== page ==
UH is developing technology for future Artemis missions to the Moon and Mars

Box with green sensors
CubeSat kit

NASAThe next launch attempt for the Artemis I mission will take place on November 16 at 1:04 am European daylight saving time (November 15, 8:04 p.m HST) and University of Hawaii at Mānoa, researchers have developed new technology to aid the Artemis Project.

AH Mānoa researchers from the Hawaii Institute of Geophysics and Planetology (HIGP) developed “foundation enablers” that will further develop the project’s satellite infrastructure for a longer presence on the moon. Satellites are important communication devices for transmitting information from space to earth. While the technology is not used for the current Artemis I mission, NASA financed it AH Research to develop the technology for use in future missions while providing a training ground for aspiring middle school, high school, and university scientists.

Artemis I is an unmanned mission to launch a rocket that will carry the Orion spacecraft around the moon and back to Earth to thoroughly test its system before future flights with astronauts. Artemis is part of the next era of human exploration of a sustained presence on the moon in preparation for missions to Mars.

“The Artemis program symbolizes a rebirth of the American space program, inspired by the Apollo program, which was arguably the culmination of the United States’ manned space program,” he said Frances Zhu, HIGP assistant professor. “NASA invests in technology, but also in the next generation of space scientists and engineers, which they call the Artemis generation. That NASA A grant we received to build these satellites made it possible AH to take and strengthen a leadership role in the development of aerospace educational tools AH‘s efforts in establishing an aerospace engineering program.

Artemis CubeSat project

Related: AH received $500,000 in May 2020 to develop small satellite training kits

AH Mānoa was one of six universities that awarded space scholarships NASA in 2020 as part of the Artemis Student Challenge program. Through the $750,000 grant, Zhu and her team developed low-cost CubeSat kits, which typically cost between $50,000 and $500,000, for about $5,000 per kit. The 1U kit includes onboard computing, communications components, dynamic sensors, an infrared camera and power supply system, as well as comprehensive online spacecraft mission design learning materials.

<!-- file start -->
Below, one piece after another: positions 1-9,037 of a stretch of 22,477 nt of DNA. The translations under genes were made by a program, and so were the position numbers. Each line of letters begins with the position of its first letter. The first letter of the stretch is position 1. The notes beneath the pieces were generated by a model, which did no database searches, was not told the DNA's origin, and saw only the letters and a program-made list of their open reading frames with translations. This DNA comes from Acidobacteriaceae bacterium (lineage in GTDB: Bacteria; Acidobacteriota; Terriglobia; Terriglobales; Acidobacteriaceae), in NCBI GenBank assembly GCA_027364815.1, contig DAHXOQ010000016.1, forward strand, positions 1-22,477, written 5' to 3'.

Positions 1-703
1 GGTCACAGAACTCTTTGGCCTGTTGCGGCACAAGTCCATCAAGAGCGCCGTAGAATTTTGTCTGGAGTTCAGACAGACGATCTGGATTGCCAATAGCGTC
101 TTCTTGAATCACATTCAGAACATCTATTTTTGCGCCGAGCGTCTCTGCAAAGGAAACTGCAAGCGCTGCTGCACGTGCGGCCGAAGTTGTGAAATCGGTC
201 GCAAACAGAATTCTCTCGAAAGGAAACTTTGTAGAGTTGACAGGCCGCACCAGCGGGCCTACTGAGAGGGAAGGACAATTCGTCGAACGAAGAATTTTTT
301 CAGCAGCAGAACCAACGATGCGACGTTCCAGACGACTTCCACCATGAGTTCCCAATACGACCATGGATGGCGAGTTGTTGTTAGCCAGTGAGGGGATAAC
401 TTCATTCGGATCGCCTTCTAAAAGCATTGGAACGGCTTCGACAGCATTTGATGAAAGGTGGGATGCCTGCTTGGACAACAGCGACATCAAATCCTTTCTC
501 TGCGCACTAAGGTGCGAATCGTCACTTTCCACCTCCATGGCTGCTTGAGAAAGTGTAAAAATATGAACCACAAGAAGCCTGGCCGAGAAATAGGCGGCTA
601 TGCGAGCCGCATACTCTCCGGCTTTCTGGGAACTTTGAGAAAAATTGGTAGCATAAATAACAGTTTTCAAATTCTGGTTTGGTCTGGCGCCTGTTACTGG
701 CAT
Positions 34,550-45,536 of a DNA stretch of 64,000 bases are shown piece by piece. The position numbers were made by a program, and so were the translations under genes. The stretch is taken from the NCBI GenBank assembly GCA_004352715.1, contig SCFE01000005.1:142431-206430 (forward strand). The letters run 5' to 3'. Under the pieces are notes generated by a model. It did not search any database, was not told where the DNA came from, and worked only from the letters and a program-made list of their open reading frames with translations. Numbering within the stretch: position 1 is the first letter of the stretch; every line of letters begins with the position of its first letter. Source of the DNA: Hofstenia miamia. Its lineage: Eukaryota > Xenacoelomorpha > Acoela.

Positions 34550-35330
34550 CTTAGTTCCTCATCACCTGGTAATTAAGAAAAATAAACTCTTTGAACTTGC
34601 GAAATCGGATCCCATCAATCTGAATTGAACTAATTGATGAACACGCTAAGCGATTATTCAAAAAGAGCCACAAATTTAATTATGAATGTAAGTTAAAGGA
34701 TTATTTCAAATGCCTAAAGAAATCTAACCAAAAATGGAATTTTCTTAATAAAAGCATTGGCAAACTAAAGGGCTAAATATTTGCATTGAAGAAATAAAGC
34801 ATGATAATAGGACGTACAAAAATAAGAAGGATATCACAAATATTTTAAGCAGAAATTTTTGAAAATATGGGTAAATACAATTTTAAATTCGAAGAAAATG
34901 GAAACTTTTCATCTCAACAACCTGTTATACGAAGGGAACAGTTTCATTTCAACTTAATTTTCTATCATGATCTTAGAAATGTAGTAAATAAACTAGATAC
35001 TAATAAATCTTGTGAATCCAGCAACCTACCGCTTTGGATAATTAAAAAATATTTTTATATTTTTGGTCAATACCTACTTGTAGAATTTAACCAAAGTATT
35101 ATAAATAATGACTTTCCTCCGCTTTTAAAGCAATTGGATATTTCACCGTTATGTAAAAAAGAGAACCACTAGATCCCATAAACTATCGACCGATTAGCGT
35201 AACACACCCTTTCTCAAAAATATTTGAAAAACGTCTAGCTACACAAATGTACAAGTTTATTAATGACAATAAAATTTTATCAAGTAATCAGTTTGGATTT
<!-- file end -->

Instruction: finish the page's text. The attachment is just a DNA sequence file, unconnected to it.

Through an additional $450,000 grant from the Governor’s Emergency Education Relief governor. David Ige in 2021, the team was also able to expand their teaching materials, content and modifications to the kit for Hawaii Public, private, and charter school students in grades 6–12. The kits focus on educating and training the “Artemis Generation,” the workforce that will design, build, fly and operate spacecraft that are part of the Artemis program. The small satellites themselves can be launched around the Earth or the Moon to support Artemis missions.

Person in white uniform
Frances Zhu at the Astrofein Attitude Control Testbed for testing satellite control systems.

NASA‘s chief economist hopes each state will launch a small satellite and Hawaii supports this mission by leading the design, manufacture and curriculum of small satellite kits. Once student teams have a kit in their classroom, they can design a space mission, design the satellite payload and body, and modify the kit to build this spacecraft.

“Building an undergraduate spacecraft is a rare opportunity that gives participating students a head start on real space applications, making them more competitive in the economic market and benefiting the technological advancement of the space industry,” Zhu said. “Although student satellites are unlikely to work the first time, the experience of designing, building, and potentially flying satellites is an immensely educational and fun activity that leads to greater space missions.”

So far, the team has distributed three CubeSat kits to Windward Community College, Oklahoma State University and Cal Poly Pomona. The team plans to ship 22 kits to colleges on all major Hawaiian islands and six other states by the end of the year.

For more information on the Artemis CubeSat project, see Hawaii Space Flight Laboratory website.

-Through Marc Arakaki

People on a zoom screen
AH Mānoa’s Artemis team, made up of students, staff and faculty.

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